With #2, my other issue will likely be supply, so keeping him/her handy for the duration of our breastfeeding may be a necessity. My OB said my supply should improve this time…with diabetics, each successive pregnancy does allow for more milk ducts to mature….but at this point I’d be happy enough to just have them mature enough that I can provide enough milk without supplementation. I was always a bottle a day short with E (and E’s demand was lower than a healthy normal kid)…thankfully my best friend had her son two days after I had Ellie and she donated milk to us until E’s food allergies were diagnosed. It’s not that I think formula is “teh devil”…certainly in E’s case, the amino acid formula was a like a miracle and finally allowed her to eat without pain and start gaining weight (not that she’s even ON the growth chart for weight at 2, but she’s closing in on that magical 0-3rd percentile). But, as our second child is likely our last (we both waver occasionally on the notion of a third, but I think that realistically two will be it), if I can do it, I’d like to. But thanks to E, we already know that your best intentions and plans go out the window the second a REAL KID is there.

      • Dawn says:

        The trick to increasing your supply is to pump once a day – usually right at the beginning of your newborn’s longest sleep period – even when nursing full-time. Also, eat and drink plenty (which for me was a no-brainer because eating finally felt *good* again – I actually gained a lot of weight while breast-feeding). The idea is to trick your body into thinking the demand is even higher than it actually is. Then you’ll have extra, and you can freeze it for use when you travel away overnight.

        And don’t resort to supplementing with formula or someone else’s breast milk just because you think the baby’s hungry – you need to force them to keep trying the breast when they want more, and that’ll stimulate your supply. Nursing is much better for stimulating milk production than pumping. Once you start supplementing, demand by default will go down, causing supply to go down, and before you know it the baby’s weaned.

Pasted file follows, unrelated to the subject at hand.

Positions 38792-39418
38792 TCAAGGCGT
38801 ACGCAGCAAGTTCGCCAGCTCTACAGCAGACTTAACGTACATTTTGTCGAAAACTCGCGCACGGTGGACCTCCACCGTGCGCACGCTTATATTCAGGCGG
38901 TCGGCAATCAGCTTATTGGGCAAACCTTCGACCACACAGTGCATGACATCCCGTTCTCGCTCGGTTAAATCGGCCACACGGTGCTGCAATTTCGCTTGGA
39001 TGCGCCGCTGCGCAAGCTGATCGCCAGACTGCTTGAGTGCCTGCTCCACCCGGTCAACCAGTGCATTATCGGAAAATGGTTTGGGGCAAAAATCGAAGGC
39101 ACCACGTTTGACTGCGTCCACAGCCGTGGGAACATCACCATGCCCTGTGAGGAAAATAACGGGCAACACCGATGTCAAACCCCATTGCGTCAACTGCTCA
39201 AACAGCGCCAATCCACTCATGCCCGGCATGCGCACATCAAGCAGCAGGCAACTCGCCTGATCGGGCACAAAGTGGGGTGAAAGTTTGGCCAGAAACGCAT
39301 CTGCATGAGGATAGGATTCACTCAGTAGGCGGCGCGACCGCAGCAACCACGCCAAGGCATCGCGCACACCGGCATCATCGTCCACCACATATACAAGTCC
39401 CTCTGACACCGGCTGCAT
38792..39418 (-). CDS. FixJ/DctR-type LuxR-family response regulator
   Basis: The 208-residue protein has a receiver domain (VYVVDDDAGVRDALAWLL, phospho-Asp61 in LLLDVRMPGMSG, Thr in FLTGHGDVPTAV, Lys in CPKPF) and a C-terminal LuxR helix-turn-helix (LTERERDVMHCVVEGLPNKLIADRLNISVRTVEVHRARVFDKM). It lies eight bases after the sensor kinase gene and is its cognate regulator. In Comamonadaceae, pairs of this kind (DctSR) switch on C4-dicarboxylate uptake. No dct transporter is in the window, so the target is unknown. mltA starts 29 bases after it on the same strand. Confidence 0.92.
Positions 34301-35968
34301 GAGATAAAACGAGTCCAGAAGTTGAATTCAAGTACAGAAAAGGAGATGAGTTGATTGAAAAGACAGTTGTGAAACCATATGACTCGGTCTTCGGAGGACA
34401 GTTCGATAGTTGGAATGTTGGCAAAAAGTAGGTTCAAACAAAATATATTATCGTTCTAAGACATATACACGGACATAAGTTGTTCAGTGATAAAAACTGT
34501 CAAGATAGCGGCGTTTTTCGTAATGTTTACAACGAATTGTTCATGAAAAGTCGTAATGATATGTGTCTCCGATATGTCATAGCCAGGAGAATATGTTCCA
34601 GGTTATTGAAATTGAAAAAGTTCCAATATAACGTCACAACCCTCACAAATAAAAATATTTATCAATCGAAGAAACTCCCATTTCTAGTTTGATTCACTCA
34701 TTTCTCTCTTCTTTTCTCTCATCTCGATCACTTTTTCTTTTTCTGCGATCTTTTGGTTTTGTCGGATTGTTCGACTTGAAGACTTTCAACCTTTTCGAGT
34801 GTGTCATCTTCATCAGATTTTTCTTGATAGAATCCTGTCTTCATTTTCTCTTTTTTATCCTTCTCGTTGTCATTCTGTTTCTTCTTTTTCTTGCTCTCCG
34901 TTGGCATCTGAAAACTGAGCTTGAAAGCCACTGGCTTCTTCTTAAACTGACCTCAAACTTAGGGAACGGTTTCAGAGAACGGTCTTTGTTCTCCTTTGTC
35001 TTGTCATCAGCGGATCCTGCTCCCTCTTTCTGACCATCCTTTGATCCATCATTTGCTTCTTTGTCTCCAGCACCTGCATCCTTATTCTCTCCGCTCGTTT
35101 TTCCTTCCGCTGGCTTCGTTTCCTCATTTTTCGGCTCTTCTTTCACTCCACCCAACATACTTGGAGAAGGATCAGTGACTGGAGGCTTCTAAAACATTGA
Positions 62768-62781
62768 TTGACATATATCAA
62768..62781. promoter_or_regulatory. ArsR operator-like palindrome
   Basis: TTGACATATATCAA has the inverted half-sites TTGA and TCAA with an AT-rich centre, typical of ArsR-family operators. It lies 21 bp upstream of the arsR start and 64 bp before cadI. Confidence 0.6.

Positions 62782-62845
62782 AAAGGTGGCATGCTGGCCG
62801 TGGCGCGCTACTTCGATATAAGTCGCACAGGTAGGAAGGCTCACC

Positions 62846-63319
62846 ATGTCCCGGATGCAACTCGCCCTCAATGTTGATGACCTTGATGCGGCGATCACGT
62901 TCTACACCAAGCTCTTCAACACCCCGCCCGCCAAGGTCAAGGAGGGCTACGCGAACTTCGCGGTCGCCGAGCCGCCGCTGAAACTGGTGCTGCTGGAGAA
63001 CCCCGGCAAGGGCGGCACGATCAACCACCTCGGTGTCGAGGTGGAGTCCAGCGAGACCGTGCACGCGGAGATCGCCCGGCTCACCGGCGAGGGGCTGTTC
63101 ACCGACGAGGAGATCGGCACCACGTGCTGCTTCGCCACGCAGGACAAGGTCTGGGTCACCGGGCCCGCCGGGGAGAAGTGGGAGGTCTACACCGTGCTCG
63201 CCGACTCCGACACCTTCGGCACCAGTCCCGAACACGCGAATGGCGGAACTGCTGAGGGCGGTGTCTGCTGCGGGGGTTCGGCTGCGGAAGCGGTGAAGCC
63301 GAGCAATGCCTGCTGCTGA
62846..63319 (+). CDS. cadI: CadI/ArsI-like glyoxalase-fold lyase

• Crystal says:

        I appreciate the advice, but BELIEVE ME…between LLL, the book on making more milk, the herbal supplements, using reglan to stimulate milk production, the tea, the cookies, the extra pumping, the lactation consultations (at both hospitals and the private one we hired), the supplemental nursing system, the nipple shields, and the guidance of a friend who was successfully breastfeeding…there’s really not any trick I don’t know and haven’t tried except NOT having a child almost die and actually be well enough to latch on for her first month.

        Of course, none of that helps when you don’t have enough mature milk ducts, which is incredibly common in diabetics.

        Remember we also had circumstances beyond our control–a child who almost died and spent a month in the hospital, most of it on a feeding tube, all of it losing weight she couldn’t afford to lose. We had constant dr’s appointments and weight checks…it had nothing to do with what I thought about my child’s willingness to eat or not eat…she was not gaining at a healthy rate. There were issues with reflux that required medication. Then there were the undiagnosed food allergies. There were latch issues. There was a weak suck reflex. There was a requirement to add supplemental calories to help her gain weight, requiring that she be bottle fed my breast milk, which I pumped something like 10-12 times a day for close to six months.

        At the end of the day, we caught a raw deal. But barring those incredibly unlikely scenarios repeating themselves, none should be an issue the second time around other than milk duct maturation.

      • Dawn says:

        Oh no – your major problem was a child that didn’t want to nurse. Of all the mothers I know with that issue (for whatever reason), NONE of them could produce enough milk just by pumping. That’s because pumping doesn’t stimulate supply like nursing does. If the baby won’t nurse, there’s really not much you can do to produce enough. Everyone I know who was pumping and bottle-feeding weaned their babies to formula within three months.